Cholinergic overstimulation supports conditioned-facilitated startle but not conditioned hyperalgesia

Kevin D. Beck, Michele Hsu, Xilu Jiao, Richard J. Servatius

Research output: Contribution to journalArticlepeer-review

1 Scopus citations

Abstract

Pyridostigmine bromide (PB), a peripheral cholinesterase inhibitor, has been shown to support odor-potentiated startle responding in rats. Here we conducted 2 sets of experiments that further characterize aspects of this learned association. First we conducted experiments designed to further characterize the learning parameters of the odor-PB association that leads to startle facilitation weeks later. We found that an acute injection of PB causes an increase in startle reactivity that lasts less than 2 h. This is evidence for PB's direct action on the startle response as an enhancing agent. We also delineated the duration of the conditioned enhancement to less than 4 weeks. Second, we conducted similar studies but substituted a nociceptive paw-lick response (thermal pain reflex) for the startle reflex. PB did not have an unconditional action upon the latency to paw-lick to a 48.5 °C heated plate nor did any subsequent changes in paw-lick occur in the presence of the previously paired odor. These results suggest that the actions of PB, as an unconditional stimulus, are limited to specific behaviors. Future work examining this compound as a source of conditioned symptoms (as in the case of Gulf War Illness) should focus on those symptoms that are directly influenced by peripheral cholinergic activity.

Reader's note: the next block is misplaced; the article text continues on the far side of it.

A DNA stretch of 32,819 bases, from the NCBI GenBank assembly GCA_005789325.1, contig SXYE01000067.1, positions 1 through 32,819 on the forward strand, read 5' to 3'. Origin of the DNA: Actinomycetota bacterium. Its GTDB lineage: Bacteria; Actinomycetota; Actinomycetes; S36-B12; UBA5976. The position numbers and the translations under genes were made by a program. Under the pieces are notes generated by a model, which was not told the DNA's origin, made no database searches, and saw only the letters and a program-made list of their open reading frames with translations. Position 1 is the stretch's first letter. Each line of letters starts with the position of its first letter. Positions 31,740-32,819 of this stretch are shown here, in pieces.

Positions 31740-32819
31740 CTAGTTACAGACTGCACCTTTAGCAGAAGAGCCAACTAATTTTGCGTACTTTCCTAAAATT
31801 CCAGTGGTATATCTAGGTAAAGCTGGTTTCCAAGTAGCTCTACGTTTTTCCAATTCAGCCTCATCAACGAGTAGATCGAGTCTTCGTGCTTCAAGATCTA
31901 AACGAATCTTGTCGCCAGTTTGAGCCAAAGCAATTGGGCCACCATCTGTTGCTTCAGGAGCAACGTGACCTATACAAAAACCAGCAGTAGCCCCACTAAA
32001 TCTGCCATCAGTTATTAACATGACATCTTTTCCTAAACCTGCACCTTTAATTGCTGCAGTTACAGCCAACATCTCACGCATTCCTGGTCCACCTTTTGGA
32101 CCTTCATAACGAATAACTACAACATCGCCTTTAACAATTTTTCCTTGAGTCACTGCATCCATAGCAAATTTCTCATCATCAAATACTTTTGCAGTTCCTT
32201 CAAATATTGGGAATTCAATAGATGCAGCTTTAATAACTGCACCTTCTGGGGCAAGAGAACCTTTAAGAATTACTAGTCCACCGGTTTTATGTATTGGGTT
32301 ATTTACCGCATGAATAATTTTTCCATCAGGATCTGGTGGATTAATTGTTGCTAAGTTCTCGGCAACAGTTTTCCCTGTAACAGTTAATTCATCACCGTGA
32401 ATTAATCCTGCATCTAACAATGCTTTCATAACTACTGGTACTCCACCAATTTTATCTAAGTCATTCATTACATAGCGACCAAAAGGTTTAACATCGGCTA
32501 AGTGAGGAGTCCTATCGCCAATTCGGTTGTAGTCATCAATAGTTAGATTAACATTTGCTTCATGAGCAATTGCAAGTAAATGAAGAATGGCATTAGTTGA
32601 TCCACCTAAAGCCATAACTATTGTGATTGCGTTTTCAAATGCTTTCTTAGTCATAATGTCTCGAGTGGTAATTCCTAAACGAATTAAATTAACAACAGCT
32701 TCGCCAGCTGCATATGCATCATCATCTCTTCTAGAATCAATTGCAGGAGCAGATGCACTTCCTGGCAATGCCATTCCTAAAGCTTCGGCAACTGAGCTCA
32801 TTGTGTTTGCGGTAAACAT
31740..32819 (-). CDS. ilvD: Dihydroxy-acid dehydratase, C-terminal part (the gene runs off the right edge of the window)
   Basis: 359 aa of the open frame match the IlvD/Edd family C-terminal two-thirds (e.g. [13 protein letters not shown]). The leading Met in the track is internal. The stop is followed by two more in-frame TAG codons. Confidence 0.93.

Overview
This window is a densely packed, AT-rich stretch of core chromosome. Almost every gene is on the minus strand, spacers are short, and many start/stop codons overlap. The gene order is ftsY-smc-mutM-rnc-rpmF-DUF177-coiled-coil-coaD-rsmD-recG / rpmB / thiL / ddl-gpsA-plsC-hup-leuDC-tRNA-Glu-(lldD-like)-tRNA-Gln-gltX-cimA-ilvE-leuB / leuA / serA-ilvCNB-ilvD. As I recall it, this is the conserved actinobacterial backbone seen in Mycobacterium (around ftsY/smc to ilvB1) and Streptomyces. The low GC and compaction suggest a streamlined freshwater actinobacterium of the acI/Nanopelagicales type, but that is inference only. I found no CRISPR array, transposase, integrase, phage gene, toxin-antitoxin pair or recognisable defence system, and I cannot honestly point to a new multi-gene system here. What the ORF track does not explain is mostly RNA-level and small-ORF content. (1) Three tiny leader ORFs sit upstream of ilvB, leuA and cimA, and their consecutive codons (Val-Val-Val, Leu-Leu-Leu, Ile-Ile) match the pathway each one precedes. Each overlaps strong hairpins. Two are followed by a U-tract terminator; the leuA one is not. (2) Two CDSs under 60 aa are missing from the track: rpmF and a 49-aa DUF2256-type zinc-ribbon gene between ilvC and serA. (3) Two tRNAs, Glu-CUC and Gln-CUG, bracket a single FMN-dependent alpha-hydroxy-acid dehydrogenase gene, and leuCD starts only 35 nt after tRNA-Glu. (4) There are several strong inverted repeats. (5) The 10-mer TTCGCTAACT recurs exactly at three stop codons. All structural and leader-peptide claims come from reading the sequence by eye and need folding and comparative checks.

Original languageEnglish (US)
Pages (from-to)400-405
Number of pages6
JournalPharmacology Biochemistry and Behavior
Volume84
Issue number3
DOIs
StatePublished - Jul 2006

All Science Journal Classification (ASJC) codes

  • Biochemistry
  • Toxicology
  • Pharmacology
  • Clinical Biochemistry
  • Biological Psychiatry
  • Behavioral Neuroscience

Keywords

  • Contextual learning
  • Odor
  • Pain
  • Paw-lick
  • Pyridostigmine bromide
  • Startle

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